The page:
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Diagnosis and Monitoring of Inflammatory and Arthritic diseases using a COmbined approach Based on Ultrasound, optoacoustic and hyperSpectral imaging

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Advanced screening tools for arthritis

Early diagnosis of arthritis is critical for therapy and for avoiding long-term consequences. Through a novel imaging tool, European researchers promise reliable diagnosis and fast therapeutic response.

Fundamental Research
Health

Rheumatoid arthritis (RA) is an autoimmune chronic inflammatory disorder with high prevalence among women over 50 years of age. Psoriatic arthritis (PSA) is another form of arthritis associated with the chronic immune-mediated skin condition psoriasis vulgaris. PSA typically appears about 10 years after the onset of psoriasis and leads to joint destruction and deformation. Diagnosis often fails to discriminate between polyarticular osteoarthritis of finger joints and RA or PSA in their early stages. Currently used imaging modalities for the diagnosis of inflammatory joint diseases require ionising radiation and suffer from operator-dependent variability and high cost. To achieve early diagnosis and treatment of arthritis, the EU-funded IACOBUS (Diagnosis and monitoring of inflammatory and arthritic diseases using a combined approach based on ultrasound, optoacoustic and hyperspectral imaging) project proposed a novel image-based diagnostic and monitoring approach that exceeds the existing standards in terms of image resolution and sensitivity. The system takes advantage of the fact that upon irradiation with short laser pulses, biological tissues generate broadband ultrasound waves that can be detected in a non-invasive manner. The system incorporates hyperspectral imaging for overview screening and high-resolution ultrasound/optoacoustic imaging for detailed investigation of small finger joints. The proposed approach benefits from a wide-field scan of the affected hand coupled with the identification of potential sites of inflammation, allowing an earlier and more reliable diagnosis. Project partners developed significant innovative technology to detect hypervascularisation, a characteristic pathophysiological feature of arthritis. They optimised the scanning system, using multichannel ultrasound and optoacoustic electronics for combined 3D tomographic imaging. Overall, the IACOBUS system provides a new means of accurate diagnosis and distinction between the different arthritis entities. Considering the big socioeconomic impact of arthritis and the importance of early intervention, this new screening method will help stratify patient groups and enable the development of personalised treatments. Furthermore, it could be used to monitor the outcome of arthritis treatment.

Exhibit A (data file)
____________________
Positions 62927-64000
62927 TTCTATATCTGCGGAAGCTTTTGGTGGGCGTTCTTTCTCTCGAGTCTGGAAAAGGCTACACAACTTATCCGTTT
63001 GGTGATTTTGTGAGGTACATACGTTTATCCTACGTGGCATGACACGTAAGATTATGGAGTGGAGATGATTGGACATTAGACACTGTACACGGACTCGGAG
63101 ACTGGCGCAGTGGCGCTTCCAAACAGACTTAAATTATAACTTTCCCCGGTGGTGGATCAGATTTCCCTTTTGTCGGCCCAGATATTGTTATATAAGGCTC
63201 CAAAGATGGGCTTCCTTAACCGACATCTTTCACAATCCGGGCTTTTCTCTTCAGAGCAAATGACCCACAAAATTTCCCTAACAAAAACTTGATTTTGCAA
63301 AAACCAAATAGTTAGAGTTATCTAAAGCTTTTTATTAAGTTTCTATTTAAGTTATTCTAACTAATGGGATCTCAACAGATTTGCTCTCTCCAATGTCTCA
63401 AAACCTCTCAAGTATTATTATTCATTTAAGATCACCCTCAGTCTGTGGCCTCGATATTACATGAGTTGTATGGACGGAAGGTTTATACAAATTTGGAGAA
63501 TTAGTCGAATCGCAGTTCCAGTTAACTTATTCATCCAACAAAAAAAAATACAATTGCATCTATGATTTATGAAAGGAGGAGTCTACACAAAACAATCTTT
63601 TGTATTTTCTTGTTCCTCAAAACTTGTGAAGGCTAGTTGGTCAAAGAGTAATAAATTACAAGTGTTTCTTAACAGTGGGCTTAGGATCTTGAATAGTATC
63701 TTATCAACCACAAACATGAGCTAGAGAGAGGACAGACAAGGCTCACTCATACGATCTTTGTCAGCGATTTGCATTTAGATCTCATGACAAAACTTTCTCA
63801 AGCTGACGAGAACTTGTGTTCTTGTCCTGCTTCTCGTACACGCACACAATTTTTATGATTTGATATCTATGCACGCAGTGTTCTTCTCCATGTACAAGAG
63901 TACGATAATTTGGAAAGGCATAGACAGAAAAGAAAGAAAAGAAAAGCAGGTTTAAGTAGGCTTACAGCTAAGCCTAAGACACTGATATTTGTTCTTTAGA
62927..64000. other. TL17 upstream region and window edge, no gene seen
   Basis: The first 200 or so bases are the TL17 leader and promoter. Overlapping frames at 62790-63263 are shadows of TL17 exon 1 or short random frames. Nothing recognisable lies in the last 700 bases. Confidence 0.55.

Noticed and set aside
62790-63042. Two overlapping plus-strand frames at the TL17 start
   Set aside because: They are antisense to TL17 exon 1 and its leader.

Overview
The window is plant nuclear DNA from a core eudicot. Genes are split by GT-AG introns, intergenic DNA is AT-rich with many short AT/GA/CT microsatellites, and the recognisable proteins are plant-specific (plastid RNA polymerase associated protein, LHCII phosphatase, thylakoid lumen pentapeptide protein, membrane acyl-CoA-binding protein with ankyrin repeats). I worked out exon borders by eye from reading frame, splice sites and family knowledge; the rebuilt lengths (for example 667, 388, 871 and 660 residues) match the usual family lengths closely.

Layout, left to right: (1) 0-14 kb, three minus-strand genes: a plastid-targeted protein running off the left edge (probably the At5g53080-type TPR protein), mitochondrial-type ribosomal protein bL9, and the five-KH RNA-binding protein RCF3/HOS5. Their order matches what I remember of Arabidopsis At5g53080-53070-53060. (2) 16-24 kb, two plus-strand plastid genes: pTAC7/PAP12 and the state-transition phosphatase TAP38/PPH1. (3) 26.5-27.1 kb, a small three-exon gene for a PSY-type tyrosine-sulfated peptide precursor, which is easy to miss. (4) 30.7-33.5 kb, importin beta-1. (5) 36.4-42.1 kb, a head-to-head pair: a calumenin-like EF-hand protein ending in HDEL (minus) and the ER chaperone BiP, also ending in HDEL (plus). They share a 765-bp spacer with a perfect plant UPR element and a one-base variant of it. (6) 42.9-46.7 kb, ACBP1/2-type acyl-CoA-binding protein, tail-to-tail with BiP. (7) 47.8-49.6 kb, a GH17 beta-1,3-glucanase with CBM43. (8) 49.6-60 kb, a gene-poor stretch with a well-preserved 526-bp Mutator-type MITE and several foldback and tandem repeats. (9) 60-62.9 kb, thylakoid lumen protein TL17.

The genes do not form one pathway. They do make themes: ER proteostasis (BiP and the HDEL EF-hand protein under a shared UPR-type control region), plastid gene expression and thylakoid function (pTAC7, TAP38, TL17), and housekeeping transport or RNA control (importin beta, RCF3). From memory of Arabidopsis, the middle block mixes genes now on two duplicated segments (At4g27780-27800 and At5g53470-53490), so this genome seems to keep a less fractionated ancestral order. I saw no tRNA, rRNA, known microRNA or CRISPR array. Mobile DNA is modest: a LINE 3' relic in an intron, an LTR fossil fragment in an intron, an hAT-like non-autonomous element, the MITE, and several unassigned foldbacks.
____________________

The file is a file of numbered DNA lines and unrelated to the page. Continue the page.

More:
Keywords

Arthritis, inflammatory, IACOBUS, ultrasound, optoacoustic, hyperspectral imaging

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